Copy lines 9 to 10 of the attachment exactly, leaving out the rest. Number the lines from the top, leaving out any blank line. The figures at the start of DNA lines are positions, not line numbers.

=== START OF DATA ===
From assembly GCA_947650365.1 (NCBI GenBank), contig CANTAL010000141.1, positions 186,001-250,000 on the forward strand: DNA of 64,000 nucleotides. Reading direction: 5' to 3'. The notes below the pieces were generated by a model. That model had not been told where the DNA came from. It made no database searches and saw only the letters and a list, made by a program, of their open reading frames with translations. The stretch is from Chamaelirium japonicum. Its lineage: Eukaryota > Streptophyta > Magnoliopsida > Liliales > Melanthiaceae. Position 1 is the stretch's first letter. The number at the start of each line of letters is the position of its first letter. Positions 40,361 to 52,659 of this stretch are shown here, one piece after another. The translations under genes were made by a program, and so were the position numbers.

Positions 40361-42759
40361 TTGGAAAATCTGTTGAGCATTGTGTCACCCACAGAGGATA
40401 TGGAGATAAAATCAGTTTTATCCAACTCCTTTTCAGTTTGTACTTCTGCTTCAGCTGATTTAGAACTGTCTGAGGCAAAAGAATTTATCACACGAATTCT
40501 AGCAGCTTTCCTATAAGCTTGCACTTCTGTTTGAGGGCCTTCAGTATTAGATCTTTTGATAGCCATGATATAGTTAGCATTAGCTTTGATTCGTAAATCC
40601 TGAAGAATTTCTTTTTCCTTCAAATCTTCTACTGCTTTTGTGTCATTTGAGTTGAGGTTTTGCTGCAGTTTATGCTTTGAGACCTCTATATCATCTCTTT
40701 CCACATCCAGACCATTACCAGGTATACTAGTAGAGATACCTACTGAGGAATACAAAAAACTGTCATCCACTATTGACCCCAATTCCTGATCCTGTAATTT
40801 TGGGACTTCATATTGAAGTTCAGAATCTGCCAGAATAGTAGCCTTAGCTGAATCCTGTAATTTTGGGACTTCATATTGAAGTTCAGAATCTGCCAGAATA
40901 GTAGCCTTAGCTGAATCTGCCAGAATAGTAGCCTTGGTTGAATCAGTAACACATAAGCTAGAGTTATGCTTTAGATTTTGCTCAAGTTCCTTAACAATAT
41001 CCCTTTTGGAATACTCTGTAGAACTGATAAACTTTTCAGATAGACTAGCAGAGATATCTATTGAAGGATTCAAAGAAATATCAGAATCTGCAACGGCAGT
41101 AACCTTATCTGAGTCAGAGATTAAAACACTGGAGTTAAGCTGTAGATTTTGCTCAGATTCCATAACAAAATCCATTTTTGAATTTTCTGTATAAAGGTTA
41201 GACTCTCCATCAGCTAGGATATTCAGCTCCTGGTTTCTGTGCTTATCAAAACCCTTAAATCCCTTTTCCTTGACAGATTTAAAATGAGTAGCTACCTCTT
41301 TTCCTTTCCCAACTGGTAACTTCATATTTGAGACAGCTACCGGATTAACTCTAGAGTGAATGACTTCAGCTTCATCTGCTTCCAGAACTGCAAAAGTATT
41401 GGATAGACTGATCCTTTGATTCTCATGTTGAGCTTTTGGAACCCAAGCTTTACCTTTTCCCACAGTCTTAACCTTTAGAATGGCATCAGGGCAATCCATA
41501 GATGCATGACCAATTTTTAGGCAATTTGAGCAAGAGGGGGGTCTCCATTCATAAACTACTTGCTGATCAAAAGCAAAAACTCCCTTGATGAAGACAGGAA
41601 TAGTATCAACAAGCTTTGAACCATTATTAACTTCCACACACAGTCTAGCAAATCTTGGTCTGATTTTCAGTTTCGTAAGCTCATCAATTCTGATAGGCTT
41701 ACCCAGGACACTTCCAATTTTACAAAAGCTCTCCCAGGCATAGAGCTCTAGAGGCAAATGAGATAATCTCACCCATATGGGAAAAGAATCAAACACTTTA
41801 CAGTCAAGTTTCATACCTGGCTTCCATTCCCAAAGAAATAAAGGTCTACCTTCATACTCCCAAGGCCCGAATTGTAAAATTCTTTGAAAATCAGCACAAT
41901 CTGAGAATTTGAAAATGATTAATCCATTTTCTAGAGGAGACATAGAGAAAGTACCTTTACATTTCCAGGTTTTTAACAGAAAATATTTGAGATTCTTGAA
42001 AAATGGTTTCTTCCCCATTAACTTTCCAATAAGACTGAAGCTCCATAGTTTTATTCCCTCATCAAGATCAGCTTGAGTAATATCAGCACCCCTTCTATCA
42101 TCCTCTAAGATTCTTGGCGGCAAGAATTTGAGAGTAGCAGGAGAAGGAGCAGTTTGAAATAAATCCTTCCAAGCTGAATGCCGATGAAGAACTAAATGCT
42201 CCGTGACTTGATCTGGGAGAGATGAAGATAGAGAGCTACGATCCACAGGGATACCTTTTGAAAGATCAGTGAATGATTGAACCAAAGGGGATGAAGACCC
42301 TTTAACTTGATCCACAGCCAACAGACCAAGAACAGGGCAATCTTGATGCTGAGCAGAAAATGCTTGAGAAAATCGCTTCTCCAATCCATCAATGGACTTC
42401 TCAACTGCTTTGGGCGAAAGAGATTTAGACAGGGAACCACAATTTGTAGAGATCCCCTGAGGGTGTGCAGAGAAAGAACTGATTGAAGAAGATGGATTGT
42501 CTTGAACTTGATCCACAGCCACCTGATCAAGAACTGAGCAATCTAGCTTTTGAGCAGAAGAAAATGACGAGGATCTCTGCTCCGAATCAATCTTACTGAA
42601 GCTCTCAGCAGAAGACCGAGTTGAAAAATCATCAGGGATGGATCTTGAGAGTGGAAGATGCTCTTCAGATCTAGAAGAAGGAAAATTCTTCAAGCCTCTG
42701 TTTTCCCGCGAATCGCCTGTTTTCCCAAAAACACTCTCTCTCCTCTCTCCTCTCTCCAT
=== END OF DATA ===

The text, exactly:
40901 GTAGCCTTAGCTGAATCTGCCAGAATAGTAGCCTTGGTTGAATCAGTAACACATAAGCTAGAGTTATGCTTTAGATTTTGCTCAAGTTCCTTAACAATAT
41001 CCCTTTTGGAATACTCTGTAGAACTGATAAACTTTTCAGATAGACTAGCAGAGATATCTATTGAAGGATTCAAAGAAATATCAGAATCTGCAACGGCAGT